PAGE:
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Smithe brothers aim for 'Sex' appeal in latest quirky commercial
By Deborah Donovan | Daily Herald Staff

Walter, Tim and Mark Smithe show off "Smithe-O-Politans -- which they swear are a family tradition -- in front of The Bean in Chicago's Millennium Park.


Bill O'Neil | Walter E. Smithe Furniture

The designer handbags, left, are a joke and a thank-you for watching the commercial, says Tim Smithe. Karen Lynn, above, fixes Walter Smithe's hair during the Daley Center part of the commercial shoot.


Joe Lewnard | Staff Photographer

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Published: 5/15/2008 12:07 AM

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The three Smithe brothers hoist red "Smithe-O-Politans" in front of The Bean in Millennium Park.

"It's been a Smithe family tradition for 50 years," says Tim. "Mother's Day, Thanksgiving, Christmas."

"Ever since cranberry juice was invented," pipes in Walt.

"For Cinco de Mayo we switch out vodka for tequila," adds Tim.

Then, the trio -- owners of Walter E. Smithe Furniture and stars of their own offbeat TV ads -- roll up their suit pants and wade barefoot in the park's fountain.

It's all for "Smithe and the City," a new ad debuting today and a takeoff on the upcoming "Sex and the City" movie. The latest kooky Smithe commercial is modeled after the Sarah Jessica Parker montage of New York City monuments that opened the popular HBO television show.

"Instead of the girls from 'Sex and the City,' we have the boys from Walter E. Smithe," says Tim, who's in charge of the company's marketing.

As nonchalant in person as in their well-known commercials, the brothers defy thunder and rain to cavort around Chicago icons.

Without blocking streets and asking permission only at Navy Pier, the Smithes and a tiny crew rush from Millennium Park to the Wrigley Building, North Avenue Beach, the Daley Center and the Art Institute.

The morning rain is fierce, at one point forcing the brothers to take a break and huddle around a covered table at Millennium Park.

An even greater blow to Walt's showbiz poise during the shoot's early hours was "almost getting killed in an accident" while driving in from Barrington Hills. And we won't even talk about the hair jokes he endures during the shoot. The shorter coifs of his slightly younger brothers Tim and Mark hold up better to the elements.

But by the time the brothers get to Navy Pier, the sun is trying to peek through. And Walt, a father of five, chats easily with a group of junior high students from South suburban Momence.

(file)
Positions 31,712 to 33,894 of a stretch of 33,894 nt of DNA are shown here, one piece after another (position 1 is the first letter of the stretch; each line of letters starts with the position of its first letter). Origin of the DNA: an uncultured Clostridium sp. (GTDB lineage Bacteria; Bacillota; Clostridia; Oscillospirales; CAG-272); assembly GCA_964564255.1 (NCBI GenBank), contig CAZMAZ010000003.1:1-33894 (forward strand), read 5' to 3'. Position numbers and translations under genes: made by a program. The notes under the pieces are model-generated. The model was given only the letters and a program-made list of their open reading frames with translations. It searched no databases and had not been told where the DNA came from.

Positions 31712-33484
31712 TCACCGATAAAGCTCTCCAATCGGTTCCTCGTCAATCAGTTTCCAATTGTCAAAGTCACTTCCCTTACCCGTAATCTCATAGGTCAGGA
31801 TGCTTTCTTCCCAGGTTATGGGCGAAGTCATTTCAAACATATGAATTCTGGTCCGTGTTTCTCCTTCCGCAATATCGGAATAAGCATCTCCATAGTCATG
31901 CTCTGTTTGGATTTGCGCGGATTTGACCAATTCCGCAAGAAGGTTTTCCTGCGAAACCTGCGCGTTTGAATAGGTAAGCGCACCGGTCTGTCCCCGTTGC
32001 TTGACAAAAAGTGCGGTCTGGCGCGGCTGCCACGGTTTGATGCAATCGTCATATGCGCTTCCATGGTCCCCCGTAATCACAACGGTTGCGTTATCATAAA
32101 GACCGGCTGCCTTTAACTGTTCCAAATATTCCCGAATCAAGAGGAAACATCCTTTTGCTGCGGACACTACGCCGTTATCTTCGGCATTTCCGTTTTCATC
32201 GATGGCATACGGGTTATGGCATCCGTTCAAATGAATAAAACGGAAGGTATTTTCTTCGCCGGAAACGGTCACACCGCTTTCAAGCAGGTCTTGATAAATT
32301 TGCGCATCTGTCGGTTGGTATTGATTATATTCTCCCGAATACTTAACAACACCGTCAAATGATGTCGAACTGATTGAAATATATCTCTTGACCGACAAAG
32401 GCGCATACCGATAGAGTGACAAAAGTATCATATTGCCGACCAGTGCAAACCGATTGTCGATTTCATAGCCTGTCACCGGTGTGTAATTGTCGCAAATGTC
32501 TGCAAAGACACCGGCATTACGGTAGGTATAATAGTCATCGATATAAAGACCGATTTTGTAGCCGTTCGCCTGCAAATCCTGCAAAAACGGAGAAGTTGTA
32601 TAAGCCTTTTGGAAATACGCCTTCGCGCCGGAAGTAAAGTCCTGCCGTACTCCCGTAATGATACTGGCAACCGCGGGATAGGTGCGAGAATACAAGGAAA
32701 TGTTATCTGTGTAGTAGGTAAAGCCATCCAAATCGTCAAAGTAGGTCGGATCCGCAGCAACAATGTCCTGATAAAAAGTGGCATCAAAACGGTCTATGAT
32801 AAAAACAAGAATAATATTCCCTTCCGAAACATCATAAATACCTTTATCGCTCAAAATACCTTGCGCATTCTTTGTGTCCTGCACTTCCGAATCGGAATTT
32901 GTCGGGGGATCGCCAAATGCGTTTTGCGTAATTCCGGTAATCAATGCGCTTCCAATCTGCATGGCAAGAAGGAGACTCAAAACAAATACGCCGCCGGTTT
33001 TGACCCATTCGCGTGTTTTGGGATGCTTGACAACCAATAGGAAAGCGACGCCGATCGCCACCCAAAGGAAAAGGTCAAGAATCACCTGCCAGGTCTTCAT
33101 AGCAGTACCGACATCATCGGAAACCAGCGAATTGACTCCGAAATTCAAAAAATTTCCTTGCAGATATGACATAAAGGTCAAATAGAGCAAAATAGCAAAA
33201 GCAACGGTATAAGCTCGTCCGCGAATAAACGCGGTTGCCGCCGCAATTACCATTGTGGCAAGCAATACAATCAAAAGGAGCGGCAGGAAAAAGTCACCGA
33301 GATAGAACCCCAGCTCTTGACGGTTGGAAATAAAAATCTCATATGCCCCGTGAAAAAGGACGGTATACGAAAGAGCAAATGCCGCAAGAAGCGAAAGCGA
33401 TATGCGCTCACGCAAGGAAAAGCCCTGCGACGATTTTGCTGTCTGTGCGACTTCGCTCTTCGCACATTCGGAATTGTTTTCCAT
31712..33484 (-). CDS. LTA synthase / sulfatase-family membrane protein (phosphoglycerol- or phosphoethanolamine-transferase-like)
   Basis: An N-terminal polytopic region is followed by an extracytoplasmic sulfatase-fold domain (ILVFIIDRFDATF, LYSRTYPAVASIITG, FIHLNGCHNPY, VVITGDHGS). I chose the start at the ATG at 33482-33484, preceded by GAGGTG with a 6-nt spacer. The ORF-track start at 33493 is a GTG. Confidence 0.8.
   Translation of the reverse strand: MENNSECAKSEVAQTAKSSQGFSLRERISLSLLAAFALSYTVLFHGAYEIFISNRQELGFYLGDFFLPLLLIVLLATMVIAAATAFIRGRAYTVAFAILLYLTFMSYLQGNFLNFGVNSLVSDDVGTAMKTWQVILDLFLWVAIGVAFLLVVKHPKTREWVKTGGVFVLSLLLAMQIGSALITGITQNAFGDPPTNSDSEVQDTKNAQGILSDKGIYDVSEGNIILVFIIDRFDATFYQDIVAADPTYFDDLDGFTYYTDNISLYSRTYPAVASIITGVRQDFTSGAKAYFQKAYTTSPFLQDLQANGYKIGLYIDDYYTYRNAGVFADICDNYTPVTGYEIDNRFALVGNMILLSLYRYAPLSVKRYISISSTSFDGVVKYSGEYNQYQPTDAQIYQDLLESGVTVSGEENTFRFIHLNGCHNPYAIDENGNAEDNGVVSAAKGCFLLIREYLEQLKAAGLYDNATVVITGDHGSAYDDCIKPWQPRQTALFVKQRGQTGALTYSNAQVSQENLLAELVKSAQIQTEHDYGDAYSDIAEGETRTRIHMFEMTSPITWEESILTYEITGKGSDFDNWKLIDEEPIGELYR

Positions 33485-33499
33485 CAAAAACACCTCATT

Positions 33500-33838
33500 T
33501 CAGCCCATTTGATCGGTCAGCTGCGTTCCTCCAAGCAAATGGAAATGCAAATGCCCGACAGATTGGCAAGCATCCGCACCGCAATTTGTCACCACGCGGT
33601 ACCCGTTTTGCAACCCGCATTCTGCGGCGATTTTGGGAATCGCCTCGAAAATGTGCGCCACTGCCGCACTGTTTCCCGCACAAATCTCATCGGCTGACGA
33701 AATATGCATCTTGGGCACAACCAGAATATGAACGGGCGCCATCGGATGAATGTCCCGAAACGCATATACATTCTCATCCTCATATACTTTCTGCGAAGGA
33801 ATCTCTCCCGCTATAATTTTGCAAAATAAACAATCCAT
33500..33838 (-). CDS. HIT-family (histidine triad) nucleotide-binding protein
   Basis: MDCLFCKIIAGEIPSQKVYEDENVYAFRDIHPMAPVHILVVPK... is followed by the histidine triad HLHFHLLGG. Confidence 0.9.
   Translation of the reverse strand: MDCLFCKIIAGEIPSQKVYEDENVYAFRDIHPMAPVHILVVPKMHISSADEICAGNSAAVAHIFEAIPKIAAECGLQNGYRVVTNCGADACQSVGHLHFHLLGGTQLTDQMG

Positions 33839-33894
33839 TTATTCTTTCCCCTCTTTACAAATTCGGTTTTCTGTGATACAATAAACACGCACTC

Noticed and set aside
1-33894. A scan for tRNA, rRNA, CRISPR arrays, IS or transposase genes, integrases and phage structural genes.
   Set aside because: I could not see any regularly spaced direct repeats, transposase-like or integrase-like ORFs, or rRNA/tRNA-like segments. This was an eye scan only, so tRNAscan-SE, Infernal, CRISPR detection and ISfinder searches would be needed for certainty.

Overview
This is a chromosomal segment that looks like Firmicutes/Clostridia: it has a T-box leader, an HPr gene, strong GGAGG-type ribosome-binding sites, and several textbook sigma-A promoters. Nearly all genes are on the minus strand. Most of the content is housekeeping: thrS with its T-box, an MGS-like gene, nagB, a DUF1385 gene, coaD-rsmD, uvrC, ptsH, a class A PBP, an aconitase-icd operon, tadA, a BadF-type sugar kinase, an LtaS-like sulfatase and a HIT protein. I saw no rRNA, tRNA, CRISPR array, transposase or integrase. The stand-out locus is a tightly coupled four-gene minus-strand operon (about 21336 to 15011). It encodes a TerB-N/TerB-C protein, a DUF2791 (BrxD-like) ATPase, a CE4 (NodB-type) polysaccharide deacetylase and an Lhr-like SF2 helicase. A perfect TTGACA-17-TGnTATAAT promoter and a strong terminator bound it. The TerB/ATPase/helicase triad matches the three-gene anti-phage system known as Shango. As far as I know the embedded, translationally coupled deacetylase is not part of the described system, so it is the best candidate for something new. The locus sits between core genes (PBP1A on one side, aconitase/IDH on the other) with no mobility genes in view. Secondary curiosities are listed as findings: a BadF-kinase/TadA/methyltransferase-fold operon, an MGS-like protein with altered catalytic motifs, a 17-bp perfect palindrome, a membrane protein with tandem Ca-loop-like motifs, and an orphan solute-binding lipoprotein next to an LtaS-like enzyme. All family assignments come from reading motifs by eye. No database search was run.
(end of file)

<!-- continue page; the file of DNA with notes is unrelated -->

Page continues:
The youngsters -- whose soggy field trip is a reward for work in honors classes -- are recruited to walk in the background as extras while director and cameraman Bill O'Neil shoots.

"We're expecting a lot because all of you kids are above average," says Walt. "Tell your teachers you learned more at Navy Pier than you would have in honors physics."

The brothers have learned over eight years of commercials to be good sports. The danger of a lightning strike grounds a plan to take the students for a ride on the Navy Pier Ferris wheel, and O'Neil jokes that he could get better angles if the brothers jumped in Lake Michigan.

"At least one would not come out -- one of us would have a heart attack," says Walt. "The old one. The water's about 48 degrees."

The statues at the Pier provide some of the day's best improvisations. The brothers pose with the bronze statue of dancing children. Then in a moment made just for guys known for selling sofas, they sit on the metal couch by the statue of Bob Newhart in his role as Robert Hartley, Chicago psychologist.

At the Daley Center, Tim pulls out three designer handbags for the brothers to carry for a stroll in front of the Picasso statue. This is his trademark "tongue-in-cheek thank-you to viewers for watching our commercial."

Vinetta Sims, a security guard, volunteers fashion advice, recommending which purse goes best with each brightly colored shirt.

Passers-by often recognize the Smithes. They ask about working with Ernie Banks and get a handshake or photograph.

"Mark was always the best actor, Wally is most improved player because he was awful, and I've always been average," reports Tim, who lives in Winnetka.

Mark -- the only one who lives in the city -- shows off his urban knowledge by talking about concerts in the park, why the Smurift-Stone Building has a sliced-off diamond top and the benefits of seeing a movie at Navy Pier's IMAX.

"When I grow up I want to be a docent," Mark says. "It's a beautiful city, there's so much history."

And Tim reflects on the success of past commercials that have made him and his brothers household names.

"We're trying to find the magic," he says. "Start with a decent concept, show up and have a great crew and the magic happens."